Los Angeles CA April 5 2012 A Los Angeles County fire captain died Tuesday morning after suffering a medical emergency while participating in fitness training.
Capt. David Bailey was leading wildland fire training with inmate firefighters at Camp 14 in Santa Clarita around 11:30 a.m. when he fell ill, according to a department news release.
He was later pronounced dead.
Bailey, 50, is survived by his wife.
Funeral arrangements are pending.
A volunteer firefighter from Burke County is accused of causing thousands of dollars of damage after police said he set fire to a building.
Investigators said Roy Benfield was the first firefighter at the scene and had to be hospitalized for smoke inhalation after the fire.
Benfield is charged with arson after a fire at a storage building on Greer Road.
Police said they were suspicious from the beginning when Benfield called 911 about the fire.
Glen Alpine Police Chief Tony Moses said he believes Benfield set fire to the building for his own gratification.
“He got a high off fighting fires,” Moses said.
The fire broke out in late February, destroying much of the inside of the building, which sits just feet from a home where a family was sleeping, police said.
Investigators said a police officer arrived first at the scene after the 911 call, which raised questions about why Benfield would leave the fire to call for help with people in danger nearby.
A grand jury indicted Benfield on first-degree arson and breaking and entering charges.
“I remember coming outside and seeing those flames and remember thinking, “Oh my God. Who would do that?’” said witness Treasure Kelly.
Moses told Channel 9 the case has been tough on him and his department.
Christopher W. Blazer, 28, last known to be living on Pleasant Valley Road, was charged with two first-degree misdemeanor counts of receiving stolen property. The property allegedly had been taken from cars about a mile north of where at least a dozen cars had been reported entered between Sunday night and Monday morning.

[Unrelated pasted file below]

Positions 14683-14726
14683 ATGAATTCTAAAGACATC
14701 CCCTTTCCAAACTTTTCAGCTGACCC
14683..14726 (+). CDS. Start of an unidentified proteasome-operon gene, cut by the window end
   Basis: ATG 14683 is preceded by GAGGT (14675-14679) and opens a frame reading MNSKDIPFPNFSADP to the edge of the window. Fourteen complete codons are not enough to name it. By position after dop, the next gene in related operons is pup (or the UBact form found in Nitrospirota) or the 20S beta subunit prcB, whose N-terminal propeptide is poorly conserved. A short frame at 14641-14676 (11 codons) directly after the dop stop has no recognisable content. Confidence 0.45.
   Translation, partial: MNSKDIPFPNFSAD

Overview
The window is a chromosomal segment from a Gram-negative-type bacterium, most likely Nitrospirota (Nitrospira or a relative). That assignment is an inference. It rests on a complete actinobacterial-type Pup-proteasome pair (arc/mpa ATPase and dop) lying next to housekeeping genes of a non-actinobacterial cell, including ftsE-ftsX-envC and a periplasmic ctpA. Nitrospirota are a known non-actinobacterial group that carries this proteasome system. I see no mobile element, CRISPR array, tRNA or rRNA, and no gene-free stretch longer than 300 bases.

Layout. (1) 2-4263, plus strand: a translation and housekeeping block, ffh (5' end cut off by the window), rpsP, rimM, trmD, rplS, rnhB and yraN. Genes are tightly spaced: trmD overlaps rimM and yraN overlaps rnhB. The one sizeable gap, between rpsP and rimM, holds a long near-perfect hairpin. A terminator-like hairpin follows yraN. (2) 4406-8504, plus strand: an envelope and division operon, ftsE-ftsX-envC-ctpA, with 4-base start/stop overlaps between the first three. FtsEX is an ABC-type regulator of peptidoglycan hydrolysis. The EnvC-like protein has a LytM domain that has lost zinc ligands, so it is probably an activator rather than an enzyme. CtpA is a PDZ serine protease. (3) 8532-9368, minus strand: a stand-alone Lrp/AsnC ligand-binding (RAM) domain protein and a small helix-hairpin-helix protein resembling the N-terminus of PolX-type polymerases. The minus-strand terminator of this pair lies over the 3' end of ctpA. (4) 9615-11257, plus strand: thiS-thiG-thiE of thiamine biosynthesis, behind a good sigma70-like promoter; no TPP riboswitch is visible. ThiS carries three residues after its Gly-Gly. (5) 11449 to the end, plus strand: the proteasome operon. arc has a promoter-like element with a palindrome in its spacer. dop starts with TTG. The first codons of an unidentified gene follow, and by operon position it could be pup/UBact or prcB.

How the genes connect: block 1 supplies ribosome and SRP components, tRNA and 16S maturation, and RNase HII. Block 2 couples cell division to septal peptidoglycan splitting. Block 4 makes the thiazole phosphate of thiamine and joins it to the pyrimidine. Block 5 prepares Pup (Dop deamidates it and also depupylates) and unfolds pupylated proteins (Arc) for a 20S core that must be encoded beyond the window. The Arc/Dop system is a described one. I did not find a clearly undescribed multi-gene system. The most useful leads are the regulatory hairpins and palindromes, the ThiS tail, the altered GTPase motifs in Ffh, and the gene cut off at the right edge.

Blazer was late for his hearing at Chillicothe Municipal Court Tuesday when he was stopped by security when the metal detector alerted, according to a Chillicothe Police report.
A security officer checked Blazer and reported finding a ceramic spark plug in his hoodie, along with a GPS unit still in a box. Knowing that plugs are used to shatter vehicle windows to gain access, the security officer called for police backup.
The GPS was identified as having been reported taken that morning from a vehicle on Cheyenne Drive. A piece of spark plug also allegedly was found in the vehicle. A window had been shattered.
Blazer, who had been taken to the Ross County Jail for an unrelated issue, reportedly told police he had bought the GPS from a friend a month ago.
Police report the unit matched distinguishing details provided by the owner, including having recently been programmed to go to an address in Columbus.
Police report that Blazer’s mother later retrieved his car and was stopped by police on South Paint Street. During the stop, an officer spotted what he believed was a cell phone taken during a break-in of a vehicle on Delaware Drive that morning. Blazer’s mother gave the phone to the officer and permitted police to search the vehicle, according to the report. No other suspected stolen goods were reported found in the vehicle.
Officer Bud Lytle said Blazer is a suspect in other weekend break-ins, but has not been charged in them.
In addition to the charges filed by the police department, Blazer has three pending charges filed by the sheriff’s office in other incidents. Those charges are receiving stolen property and theft from a March 24 incident, and receiving stolen property from a March 20 incident, according to online court records. All three charges are first-degree misdemeanors.
Rhode Island law enforcement agencies to benefit from $ $230 million asset forfeiture windfall from Google www.privateofficer.com
Providence RI April 5 2012 Rhode Island law enforcement agencies plan to set up a statewide police training center, build a new headquarters, and replace aging vehicle fleets with a $230 million asset forfeiture windfall from Google.
The funds come from a $500 million settlement paid by the Internet advertising giant to avoid criminal prosecution for serving ads from Canadian companies offering illegal pharmaceuticals to U.S. buyers. Rhode Island law enforcement officers and troopers participated in a two-year joint task force investigation led by the U.S. Food and Drug Administration to build the case against Google.
The settlement, which was announced in 2011, means Google won’t face prosecution for enabling illegal sales of Canadian pharmaceuticals with its AdWords advertising platform.